3. #43
    nuttmegs17's Avatar
    nuttmegs17 is offline Senior Member
    Join Date
    Aug 2011
    Location
    Midwest
    Posts
    651
    Latest hormone panel in drawn on day 2 of cycle janz's comments in red

    Testosterone Serum 23 (8-48) rather low
    Pregnolone, MS 54 very low
    DHEA-Sulfate 290.5 (98.8 - 340.0) low
    Estradiol 110.0- low
    Progesterone .6--------very low, but--------------when was blood drawn
    Insulin 8.0 (2.6 - 24.9) high


    cd-57 panel

    Ranges in parenthesis
    CD8-/CD 57+ Lymphs 4.0 (2.0 -17.0)
    Abs CD8-CD57 120 (60-360)

    WBC 8.8 (4.0-10.5)
    RBC 4.59 (3.8 - 5.10)
    Hemoglobin 14.0 (11.5-15.5)
    Hematocrit 43.4 (34.0- 44.0)
    MCV 95 (80-98)
    MCH 30.5 (27 - 34)
    MCHC 32.3 (32 - 36)
    RDW 13.2 (11.7 - 15.0)
    Platelets 238 ( 140 - 415)
    Neutrophils 58 (40-74)
    Lymphs 34 (14-46)
    Monocytes 5 (4-13)
    Eos 2 (0-7)


    Nothing jumps out at me...so hoping I'm ok on the Lyme front?

  4. #44
    nuttmegs17's Avatar
    nuttmegs17 is offline Senior Member
    Join Date
    Aug 2011
    Location
    Midwest
    Posts
    651
    From Digital Surgeon:

    The Hashimoto's thing......it makes up 95% of all hypothyroid human cases today and it treated by medicine with CW. Most who have it have leaky guts and low levels of intracellular glutathione. Glutathione is a very important antioxidant that plays an important role in maintaining the correct oxidation-reduction potential inside cells. It scavenges oxidising free radicals, detoxifies heavy metals, pesticides, tylenol and leukotrienes. It stores and transports amino acids, regulates the cell cycle, protein synthesis and gene expression, and protects thyroid cells from self-generated hydrogen peroxide. Glutathione is quite important for patients with Hashimoto's. Glutathione protects the body in an extraordinary number of ways, but the fact that it protects the thyroid against hydrogen peroxide is particularly significant for the thyroid. In untreated Hashimoto's, the body's levels of T4 (thyroxine) begin to fall, and TSH (thyroid stimulating hormone) levels generally start to climb. In order to stimulate the thyroid to make more T4, the TSH activates the thyroid cells to make hydrogen peroxide. If the TSH levels remain high, the thyroid cells continue to produce more and more hydrogen peroxide, and this can lead to increased inflammation, scarring, and ultimately the destruction of thyroid cells. If the hydrogen peroxide manages to gain entry to the cell, the damage becomes far worse.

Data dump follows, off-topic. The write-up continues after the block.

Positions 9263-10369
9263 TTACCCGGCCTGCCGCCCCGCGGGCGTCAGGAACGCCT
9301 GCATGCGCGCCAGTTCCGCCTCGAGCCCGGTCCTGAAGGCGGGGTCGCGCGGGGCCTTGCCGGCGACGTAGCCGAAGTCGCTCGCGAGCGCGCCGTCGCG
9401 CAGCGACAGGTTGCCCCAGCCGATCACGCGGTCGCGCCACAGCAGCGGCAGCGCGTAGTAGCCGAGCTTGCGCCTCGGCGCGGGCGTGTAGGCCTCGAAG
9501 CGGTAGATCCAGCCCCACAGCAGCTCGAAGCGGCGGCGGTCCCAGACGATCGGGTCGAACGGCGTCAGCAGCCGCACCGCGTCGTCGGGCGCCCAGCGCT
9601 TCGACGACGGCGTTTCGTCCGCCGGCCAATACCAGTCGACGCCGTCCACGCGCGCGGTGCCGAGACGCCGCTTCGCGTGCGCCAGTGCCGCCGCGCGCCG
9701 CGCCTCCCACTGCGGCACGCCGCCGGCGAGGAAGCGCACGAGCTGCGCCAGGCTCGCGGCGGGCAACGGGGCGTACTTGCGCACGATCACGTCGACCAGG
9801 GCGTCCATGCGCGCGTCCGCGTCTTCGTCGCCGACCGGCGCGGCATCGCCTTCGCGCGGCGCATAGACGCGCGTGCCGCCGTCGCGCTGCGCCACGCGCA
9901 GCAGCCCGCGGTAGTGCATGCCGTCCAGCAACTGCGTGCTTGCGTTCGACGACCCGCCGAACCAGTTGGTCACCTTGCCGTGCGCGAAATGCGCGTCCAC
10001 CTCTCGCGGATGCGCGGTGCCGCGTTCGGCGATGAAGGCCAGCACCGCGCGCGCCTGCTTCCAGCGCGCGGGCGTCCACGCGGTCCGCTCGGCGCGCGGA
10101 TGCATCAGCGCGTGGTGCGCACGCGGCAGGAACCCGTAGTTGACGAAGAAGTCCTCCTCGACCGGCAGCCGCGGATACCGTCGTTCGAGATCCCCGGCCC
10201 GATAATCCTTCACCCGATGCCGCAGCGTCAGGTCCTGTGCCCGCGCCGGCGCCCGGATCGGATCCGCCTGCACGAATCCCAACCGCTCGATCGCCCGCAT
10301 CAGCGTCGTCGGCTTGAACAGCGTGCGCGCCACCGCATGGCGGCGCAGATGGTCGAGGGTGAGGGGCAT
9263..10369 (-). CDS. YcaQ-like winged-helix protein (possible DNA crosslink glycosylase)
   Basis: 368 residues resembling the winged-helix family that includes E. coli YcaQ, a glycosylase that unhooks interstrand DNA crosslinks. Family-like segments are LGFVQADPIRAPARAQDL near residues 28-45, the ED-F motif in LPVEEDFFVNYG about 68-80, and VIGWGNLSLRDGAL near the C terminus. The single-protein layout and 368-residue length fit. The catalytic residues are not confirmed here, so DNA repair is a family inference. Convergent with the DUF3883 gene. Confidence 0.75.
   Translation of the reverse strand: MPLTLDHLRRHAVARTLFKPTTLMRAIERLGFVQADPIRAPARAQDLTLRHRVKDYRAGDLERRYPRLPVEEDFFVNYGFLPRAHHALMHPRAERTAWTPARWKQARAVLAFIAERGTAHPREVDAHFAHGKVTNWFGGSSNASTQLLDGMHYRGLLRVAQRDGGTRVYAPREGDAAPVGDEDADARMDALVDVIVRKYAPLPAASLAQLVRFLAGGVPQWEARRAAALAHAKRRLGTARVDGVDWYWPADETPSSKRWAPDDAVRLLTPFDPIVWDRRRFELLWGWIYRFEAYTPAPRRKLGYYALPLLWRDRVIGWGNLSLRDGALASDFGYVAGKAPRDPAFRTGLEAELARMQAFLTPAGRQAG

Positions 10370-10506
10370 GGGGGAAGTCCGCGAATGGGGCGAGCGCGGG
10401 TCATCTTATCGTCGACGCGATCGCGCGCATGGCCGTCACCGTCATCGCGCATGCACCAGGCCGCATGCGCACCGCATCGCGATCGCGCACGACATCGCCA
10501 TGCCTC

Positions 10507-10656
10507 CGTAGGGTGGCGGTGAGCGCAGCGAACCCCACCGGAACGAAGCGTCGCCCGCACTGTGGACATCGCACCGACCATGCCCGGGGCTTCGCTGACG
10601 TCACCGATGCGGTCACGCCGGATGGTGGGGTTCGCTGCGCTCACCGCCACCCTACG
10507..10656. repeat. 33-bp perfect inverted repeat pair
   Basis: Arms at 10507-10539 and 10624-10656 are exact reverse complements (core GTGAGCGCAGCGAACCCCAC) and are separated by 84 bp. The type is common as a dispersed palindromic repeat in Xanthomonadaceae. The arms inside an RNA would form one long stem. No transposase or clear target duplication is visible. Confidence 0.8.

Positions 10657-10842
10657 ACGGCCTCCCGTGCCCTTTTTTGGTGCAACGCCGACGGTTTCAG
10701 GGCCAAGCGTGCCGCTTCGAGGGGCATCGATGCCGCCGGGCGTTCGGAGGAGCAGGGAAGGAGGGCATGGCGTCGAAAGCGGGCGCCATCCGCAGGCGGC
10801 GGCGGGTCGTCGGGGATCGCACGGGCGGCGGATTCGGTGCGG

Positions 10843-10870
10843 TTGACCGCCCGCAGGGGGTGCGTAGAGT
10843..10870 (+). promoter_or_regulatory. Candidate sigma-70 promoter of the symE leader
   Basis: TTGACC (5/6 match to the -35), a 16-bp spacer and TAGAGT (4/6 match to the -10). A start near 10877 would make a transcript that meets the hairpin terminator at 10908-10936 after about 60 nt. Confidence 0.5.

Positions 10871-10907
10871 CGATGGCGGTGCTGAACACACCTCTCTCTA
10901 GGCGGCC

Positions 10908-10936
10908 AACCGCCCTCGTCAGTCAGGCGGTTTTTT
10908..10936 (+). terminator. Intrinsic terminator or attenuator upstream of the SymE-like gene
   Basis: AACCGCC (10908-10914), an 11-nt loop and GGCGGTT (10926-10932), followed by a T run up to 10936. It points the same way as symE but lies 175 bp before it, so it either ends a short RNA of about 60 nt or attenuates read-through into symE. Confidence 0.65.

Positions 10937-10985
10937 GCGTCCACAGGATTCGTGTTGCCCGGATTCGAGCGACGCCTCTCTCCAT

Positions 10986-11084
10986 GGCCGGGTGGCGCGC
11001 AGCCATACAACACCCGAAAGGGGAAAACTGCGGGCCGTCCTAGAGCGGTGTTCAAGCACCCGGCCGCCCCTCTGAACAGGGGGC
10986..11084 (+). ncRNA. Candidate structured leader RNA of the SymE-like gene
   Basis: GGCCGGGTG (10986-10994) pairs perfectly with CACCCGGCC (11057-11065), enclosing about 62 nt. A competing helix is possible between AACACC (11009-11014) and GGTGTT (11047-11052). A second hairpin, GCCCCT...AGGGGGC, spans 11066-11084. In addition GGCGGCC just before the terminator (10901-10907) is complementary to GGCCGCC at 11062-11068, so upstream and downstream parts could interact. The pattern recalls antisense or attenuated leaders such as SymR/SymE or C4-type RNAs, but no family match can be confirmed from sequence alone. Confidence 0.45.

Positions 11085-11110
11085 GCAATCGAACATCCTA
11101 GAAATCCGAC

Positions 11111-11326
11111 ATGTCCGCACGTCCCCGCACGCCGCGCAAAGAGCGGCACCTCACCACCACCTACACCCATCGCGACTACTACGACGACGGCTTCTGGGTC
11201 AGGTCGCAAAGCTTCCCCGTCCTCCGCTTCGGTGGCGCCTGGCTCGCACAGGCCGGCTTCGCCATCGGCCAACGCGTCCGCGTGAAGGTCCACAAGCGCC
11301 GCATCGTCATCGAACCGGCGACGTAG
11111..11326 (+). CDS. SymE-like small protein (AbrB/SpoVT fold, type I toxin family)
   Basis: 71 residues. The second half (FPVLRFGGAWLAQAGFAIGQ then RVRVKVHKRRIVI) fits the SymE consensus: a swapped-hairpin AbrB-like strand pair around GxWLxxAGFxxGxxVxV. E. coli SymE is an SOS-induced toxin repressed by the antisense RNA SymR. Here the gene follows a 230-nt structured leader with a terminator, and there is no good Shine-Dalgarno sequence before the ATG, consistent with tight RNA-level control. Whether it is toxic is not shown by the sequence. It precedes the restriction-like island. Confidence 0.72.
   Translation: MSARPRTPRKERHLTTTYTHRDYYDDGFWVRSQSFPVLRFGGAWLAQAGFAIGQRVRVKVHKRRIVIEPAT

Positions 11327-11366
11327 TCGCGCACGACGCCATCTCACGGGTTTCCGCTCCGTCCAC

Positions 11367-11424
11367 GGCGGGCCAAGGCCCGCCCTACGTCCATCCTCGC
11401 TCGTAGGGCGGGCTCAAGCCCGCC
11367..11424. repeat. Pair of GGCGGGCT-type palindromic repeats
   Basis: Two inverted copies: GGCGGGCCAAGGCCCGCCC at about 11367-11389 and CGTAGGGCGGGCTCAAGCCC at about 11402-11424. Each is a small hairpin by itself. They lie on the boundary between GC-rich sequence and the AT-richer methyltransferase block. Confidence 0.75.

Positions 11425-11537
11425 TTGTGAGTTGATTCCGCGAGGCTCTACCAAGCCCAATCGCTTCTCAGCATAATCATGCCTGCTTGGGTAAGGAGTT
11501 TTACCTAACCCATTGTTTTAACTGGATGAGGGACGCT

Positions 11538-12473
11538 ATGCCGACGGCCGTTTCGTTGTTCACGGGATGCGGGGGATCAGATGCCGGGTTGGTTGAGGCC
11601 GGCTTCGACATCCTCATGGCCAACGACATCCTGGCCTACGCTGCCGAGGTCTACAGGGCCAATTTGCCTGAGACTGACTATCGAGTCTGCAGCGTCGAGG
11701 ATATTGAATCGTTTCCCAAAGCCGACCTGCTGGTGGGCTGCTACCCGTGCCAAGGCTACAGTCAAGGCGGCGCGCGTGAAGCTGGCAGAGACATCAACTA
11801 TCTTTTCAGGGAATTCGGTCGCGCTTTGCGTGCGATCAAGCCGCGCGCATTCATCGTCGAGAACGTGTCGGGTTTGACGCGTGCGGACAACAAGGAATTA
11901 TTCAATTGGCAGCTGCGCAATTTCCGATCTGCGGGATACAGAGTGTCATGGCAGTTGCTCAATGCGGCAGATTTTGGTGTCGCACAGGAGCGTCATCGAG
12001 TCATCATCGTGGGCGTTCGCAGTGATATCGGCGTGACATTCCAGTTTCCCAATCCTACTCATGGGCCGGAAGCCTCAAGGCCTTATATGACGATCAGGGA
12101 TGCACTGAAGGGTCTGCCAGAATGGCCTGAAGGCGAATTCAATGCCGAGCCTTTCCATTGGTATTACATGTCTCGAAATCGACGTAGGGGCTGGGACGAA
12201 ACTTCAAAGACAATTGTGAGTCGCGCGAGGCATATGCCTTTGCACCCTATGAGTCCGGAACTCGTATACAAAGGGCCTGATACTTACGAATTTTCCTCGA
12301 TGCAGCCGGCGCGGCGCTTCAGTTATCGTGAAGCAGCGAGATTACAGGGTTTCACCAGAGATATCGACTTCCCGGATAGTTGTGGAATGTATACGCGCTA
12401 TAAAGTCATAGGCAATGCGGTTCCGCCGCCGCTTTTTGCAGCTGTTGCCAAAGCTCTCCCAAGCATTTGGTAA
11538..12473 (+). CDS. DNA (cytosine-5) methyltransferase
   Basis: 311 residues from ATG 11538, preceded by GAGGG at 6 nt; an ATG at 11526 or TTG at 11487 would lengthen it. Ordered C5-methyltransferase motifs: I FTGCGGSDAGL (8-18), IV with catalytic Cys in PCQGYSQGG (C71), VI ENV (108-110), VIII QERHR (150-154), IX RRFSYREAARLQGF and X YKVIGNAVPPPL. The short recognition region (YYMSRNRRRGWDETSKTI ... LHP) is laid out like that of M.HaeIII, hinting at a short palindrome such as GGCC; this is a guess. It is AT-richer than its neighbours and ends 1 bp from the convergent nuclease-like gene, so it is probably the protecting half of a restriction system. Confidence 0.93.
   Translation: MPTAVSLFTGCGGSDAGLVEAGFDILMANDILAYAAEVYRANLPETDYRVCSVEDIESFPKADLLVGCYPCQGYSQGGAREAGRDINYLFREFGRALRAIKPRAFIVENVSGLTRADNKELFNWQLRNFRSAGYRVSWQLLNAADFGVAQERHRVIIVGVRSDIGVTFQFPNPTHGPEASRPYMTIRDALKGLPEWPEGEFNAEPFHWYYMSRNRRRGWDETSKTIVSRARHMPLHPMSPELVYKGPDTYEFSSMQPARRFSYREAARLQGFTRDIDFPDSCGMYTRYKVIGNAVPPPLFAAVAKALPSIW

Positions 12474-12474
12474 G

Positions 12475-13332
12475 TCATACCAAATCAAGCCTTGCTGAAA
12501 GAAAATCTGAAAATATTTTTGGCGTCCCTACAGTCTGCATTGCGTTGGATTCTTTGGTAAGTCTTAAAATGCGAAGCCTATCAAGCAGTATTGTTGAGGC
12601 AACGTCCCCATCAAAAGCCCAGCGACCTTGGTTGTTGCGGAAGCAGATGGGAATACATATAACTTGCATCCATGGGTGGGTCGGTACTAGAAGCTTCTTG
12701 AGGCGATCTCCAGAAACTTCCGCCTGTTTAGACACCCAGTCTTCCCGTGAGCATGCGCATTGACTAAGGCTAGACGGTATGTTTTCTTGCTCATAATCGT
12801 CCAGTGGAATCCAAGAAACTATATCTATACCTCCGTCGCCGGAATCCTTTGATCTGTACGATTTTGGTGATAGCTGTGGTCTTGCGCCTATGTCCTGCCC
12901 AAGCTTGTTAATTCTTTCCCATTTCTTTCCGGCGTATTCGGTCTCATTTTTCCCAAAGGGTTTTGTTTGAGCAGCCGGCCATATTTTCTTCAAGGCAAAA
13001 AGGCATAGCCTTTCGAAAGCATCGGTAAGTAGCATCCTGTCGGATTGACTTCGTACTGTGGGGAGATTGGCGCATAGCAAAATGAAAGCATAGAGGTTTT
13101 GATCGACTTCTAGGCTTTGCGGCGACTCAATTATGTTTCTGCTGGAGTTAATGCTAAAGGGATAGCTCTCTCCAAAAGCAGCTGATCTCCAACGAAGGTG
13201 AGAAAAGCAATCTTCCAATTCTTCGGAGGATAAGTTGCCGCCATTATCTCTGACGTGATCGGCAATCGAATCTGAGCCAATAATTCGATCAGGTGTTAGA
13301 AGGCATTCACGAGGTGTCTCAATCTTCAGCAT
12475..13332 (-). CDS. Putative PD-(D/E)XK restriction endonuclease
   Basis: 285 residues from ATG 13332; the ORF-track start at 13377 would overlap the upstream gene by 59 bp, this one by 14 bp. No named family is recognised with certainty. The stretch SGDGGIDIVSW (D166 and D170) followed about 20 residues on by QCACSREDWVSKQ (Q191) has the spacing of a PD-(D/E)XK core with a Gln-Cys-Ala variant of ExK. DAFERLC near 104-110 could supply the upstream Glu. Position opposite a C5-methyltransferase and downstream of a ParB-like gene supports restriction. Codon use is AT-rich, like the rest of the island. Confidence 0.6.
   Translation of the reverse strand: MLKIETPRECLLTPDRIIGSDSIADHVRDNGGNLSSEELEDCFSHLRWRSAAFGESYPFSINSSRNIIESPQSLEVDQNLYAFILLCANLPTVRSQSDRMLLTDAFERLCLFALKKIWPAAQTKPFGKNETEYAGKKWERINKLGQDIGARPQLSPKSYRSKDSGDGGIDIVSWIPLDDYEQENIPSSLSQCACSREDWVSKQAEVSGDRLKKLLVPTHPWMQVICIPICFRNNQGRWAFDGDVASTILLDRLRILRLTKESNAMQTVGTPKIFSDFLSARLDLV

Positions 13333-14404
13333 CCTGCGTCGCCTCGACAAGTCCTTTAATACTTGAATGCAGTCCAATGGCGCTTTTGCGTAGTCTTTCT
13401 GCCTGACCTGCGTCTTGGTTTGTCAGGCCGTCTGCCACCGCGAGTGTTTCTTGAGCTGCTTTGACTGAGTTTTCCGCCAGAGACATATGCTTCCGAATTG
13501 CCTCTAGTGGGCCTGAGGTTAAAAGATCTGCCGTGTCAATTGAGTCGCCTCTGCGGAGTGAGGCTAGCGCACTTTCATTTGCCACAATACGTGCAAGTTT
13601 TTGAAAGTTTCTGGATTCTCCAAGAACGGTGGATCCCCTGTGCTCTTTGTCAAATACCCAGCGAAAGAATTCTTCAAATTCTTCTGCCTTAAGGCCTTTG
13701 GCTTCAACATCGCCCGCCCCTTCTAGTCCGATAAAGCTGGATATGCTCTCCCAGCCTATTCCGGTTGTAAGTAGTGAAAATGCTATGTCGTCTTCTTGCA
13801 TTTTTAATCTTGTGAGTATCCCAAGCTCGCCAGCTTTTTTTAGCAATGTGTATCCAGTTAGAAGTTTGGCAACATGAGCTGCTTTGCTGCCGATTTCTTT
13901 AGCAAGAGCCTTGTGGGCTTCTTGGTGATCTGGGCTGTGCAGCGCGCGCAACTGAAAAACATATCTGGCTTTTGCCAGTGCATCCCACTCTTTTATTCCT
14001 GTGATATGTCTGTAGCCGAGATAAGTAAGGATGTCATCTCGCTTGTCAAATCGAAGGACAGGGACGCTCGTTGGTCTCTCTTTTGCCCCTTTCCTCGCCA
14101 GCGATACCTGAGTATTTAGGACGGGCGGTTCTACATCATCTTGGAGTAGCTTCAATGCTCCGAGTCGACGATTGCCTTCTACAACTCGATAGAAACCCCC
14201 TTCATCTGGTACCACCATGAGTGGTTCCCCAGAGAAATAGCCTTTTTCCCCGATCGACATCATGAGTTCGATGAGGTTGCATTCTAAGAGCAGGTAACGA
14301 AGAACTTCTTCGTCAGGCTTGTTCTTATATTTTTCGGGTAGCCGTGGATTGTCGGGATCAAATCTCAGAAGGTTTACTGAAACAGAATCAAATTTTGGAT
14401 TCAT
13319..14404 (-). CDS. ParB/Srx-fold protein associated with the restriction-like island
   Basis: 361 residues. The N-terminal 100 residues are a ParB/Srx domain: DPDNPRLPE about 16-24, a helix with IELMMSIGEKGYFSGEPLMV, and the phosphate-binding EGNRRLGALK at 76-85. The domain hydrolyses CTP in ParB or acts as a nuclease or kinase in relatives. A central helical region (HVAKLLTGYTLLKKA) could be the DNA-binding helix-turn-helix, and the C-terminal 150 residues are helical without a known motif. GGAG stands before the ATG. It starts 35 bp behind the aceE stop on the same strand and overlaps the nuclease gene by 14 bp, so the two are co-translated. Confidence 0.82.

Hydrogen peroxide is thought to play a significant role in the development and progression of Hashimoto's disease, despite the fact that the thyroid gland actually requires hydrogen peroxide for thyroid hormone formation. Hydrogen peroxide is normally produced during the oxidation of the iodine ions. It is an essential part of the thyroid function. But the critical factor is the protection of the thyroid cells (glutathione level), and the place in which the iodine ions are oxidized. If oxidation occurs inside the cells, the hydrogen peroxide is produced inside the cells, and the cells sustain damage.

    A study found that if hydrogen peroxide is allowed to enter thyroid cells, it attacks and cleaves thyroglobulin (protein within the thyroid), producing fragments that are able to diffuse into other cells – and these fragments were recognized by autoantibodies taken from people with Hashimoto's disease. This suggests that hydrogen peroxide entry into thyroid cells may actually be the cause of Hashimoto's disease!!!! SO if you have Hashimoto's your glutathione levels maybe a proxy of how bad your disease really is. It can be a measure of really how leaky your gut is too.